CHARLESTON, W.Va. -- Scenario one:
Imagine lying in bed in the hospital after surgery. You're nauseous, in pain and miserable. Now imagine that the people visiting the patient in the hospital bed next to you decide to hold an impromptu -- and very raucous -- family reunion complete with brothers, sisters, aunts, uncles and long-lost cousins.
They use all the chairs in the room for themselves, leaving none for your visitors, turn the volume on the TV to "screaming" in order to hear a football game, and keep the toilet in your room in constant use.
If you would happen to need the bathroom, you would likely have to find another one down the hall. Their rude and obnoxious behavior has made you feel 10 times worse.
You are hospitalized for a severe illness and are experiencing a fever, muscle aches and a splitting headache. You are hooked to a machine with tubes sticking in your arms and wearing a hospital gown that covers only the front half of your body.
With the exception of a sponge bath, you have not been able to bathe, shave or comb your hair in days. You feel wretched.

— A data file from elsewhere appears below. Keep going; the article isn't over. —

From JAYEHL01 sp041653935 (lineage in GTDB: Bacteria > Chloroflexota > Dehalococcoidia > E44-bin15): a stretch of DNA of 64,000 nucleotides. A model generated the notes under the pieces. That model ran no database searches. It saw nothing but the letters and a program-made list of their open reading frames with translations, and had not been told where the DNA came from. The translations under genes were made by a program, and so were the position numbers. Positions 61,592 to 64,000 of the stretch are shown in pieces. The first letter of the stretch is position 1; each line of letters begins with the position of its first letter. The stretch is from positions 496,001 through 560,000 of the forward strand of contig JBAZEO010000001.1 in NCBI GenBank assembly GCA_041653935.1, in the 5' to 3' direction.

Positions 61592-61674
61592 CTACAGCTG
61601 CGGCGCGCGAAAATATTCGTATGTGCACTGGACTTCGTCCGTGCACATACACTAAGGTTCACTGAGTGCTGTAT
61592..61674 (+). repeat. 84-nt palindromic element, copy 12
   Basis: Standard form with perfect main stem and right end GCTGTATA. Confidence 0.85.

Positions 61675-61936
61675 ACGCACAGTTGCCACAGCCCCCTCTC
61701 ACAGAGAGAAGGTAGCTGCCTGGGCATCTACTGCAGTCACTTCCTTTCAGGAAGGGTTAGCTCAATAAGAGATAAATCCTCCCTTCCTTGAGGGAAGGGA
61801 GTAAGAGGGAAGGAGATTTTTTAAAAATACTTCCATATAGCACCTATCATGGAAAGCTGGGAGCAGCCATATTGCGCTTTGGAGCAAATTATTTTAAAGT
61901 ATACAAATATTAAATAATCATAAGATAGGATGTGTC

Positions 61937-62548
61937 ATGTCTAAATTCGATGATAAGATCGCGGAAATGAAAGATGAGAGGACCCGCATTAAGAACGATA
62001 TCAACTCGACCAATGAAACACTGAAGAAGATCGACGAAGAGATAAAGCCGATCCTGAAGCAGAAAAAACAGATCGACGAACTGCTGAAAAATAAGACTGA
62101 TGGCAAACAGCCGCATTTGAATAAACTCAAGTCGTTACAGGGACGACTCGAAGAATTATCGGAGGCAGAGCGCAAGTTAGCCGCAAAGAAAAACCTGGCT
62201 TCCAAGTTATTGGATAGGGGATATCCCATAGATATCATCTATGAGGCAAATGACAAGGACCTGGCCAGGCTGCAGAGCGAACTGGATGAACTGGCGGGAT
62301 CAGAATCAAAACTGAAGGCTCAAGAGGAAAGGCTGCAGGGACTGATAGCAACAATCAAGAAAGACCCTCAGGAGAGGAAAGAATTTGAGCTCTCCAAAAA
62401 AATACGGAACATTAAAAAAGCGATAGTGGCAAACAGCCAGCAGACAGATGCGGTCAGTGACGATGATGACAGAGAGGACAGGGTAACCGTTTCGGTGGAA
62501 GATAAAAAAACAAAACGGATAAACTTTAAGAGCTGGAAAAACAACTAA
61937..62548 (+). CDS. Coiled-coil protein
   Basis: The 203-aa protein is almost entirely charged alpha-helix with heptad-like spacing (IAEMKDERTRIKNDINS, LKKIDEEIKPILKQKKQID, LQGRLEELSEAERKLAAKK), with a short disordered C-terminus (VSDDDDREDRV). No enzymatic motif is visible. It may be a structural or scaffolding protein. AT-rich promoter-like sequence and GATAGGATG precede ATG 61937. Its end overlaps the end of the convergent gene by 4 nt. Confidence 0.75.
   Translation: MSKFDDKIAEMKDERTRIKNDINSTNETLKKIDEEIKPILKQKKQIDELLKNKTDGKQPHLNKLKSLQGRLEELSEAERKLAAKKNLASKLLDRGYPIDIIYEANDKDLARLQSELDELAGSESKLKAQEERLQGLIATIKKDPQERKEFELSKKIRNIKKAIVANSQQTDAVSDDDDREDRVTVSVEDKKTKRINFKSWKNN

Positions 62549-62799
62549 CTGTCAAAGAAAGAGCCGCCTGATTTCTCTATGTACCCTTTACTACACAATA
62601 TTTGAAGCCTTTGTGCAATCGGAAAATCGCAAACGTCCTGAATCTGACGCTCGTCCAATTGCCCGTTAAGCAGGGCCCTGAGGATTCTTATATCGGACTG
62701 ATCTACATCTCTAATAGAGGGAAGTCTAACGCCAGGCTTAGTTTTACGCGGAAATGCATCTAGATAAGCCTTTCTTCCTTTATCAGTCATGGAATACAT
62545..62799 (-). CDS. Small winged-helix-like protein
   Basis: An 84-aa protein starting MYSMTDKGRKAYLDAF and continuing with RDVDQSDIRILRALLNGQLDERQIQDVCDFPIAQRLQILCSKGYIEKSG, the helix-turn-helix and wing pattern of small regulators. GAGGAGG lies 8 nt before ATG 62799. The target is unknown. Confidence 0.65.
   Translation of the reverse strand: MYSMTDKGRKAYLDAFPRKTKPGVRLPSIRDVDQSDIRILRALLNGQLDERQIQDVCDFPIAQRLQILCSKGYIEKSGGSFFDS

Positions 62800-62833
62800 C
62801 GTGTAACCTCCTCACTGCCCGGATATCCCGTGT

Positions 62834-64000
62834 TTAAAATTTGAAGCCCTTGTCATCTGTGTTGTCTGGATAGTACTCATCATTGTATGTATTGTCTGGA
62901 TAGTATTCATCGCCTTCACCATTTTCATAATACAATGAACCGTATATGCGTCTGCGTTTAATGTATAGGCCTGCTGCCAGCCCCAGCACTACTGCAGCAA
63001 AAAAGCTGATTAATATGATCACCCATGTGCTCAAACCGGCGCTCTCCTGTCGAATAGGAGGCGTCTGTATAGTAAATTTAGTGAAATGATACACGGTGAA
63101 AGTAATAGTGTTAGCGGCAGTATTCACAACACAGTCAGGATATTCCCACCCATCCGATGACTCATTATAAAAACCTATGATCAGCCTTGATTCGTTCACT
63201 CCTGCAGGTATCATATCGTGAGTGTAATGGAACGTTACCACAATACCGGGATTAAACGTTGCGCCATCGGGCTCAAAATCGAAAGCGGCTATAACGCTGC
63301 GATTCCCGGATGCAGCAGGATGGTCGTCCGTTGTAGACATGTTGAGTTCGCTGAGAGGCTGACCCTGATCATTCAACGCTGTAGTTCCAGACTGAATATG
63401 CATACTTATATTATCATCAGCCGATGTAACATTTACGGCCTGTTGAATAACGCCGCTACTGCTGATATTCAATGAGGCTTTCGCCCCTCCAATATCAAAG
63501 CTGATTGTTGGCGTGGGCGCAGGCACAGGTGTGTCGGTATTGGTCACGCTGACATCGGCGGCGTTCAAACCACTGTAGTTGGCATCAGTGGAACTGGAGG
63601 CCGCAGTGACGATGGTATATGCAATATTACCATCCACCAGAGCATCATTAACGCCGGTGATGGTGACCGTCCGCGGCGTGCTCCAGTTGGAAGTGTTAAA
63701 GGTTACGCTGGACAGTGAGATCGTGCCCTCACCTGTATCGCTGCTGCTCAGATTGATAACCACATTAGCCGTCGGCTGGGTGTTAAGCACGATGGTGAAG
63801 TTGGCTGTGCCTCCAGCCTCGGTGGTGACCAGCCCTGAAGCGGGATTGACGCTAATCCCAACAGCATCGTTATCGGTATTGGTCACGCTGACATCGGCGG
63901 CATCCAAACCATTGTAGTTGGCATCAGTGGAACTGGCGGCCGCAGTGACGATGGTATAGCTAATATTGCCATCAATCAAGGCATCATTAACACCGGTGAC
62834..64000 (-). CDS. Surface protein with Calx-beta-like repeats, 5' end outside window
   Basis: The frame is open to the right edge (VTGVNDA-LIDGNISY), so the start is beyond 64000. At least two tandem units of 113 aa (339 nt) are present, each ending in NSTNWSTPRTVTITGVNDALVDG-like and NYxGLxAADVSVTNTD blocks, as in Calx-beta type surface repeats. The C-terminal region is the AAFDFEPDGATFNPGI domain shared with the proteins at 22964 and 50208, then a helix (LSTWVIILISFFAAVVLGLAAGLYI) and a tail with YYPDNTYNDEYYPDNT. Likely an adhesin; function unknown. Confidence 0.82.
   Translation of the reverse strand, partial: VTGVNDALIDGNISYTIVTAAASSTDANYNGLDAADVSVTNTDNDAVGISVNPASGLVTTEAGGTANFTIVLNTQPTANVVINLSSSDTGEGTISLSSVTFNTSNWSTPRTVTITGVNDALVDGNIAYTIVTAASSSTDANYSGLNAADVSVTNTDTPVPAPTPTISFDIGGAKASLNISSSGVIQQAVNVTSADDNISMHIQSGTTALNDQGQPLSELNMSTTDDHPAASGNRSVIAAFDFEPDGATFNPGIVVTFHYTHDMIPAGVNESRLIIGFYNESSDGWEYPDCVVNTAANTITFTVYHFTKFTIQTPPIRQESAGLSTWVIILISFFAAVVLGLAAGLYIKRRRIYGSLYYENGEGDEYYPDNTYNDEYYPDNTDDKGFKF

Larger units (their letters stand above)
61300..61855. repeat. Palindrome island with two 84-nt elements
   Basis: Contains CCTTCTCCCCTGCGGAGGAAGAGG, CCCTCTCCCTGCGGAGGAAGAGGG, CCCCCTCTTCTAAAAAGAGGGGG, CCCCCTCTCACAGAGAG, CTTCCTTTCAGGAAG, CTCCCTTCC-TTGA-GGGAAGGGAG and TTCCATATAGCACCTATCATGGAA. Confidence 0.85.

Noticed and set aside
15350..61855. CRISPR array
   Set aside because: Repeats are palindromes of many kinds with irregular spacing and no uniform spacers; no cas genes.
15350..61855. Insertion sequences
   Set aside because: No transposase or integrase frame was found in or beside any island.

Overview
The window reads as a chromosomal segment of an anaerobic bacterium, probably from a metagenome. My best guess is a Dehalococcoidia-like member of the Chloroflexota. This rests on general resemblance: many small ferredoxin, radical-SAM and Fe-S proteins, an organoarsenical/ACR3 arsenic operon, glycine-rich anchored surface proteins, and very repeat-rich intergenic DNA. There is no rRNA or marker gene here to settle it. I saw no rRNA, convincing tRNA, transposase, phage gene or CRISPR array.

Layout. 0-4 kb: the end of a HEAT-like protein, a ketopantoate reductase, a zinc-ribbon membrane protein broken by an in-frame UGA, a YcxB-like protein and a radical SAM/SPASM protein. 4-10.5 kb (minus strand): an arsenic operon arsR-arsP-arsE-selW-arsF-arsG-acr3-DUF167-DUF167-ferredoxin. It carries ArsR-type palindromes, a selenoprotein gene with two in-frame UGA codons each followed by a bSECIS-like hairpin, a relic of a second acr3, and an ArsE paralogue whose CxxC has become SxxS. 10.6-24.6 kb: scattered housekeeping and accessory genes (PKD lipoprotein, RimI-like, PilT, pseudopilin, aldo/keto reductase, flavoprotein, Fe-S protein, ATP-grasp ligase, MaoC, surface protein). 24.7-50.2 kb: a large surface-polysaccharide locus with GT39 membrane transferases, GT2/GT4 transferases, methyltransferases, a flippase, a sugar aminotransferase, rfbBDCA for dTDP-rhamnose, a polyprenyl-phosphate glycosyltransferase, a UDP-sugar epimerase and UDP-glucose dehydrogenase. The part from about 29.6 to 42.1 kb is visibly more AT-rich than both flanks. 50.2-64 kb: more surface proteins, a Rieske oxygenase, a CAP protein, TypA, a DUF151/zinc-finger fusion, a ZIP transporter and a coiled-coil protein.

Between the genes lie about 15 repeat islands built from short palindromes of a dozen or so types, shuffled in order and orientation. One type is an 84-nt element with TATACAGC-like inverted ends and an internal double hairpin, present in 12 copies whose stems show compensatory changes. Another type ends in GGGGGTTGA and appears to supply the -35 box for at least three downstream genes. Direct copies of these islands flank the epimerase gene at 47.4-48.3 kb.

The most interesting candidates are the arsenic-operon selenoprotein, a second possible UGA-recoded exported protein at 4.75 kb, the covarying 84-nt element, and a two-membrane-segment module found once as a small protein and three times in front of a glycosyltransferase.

Now imagine well-intentioned friends and neighbors making a surprise visit to "cheer you on to recovery."
While you appreciate their well wishes and thoughtfulness, the last thing you want is to see or entertain well-meaning visitors, especially when they fiddle with the tube running into your arm while asking very personal questions about your prognosis and medications.
Both of these scenarios are true. They are just two examples of comments and requests received from readers asking that something be done about the rude behaviors exhibited by some while visiting patients in the hospital.
Since this is not a subject that most people think about until they are faced with it head-on, perhaps the following suggestions will be helpful to you the next time you visit a hospitalized friend, neighbor or loved one. Many of these tips were graciously provided by the nurses at Charleston Area Medical Center, Thomas Memorial and Saint Francis hospitals.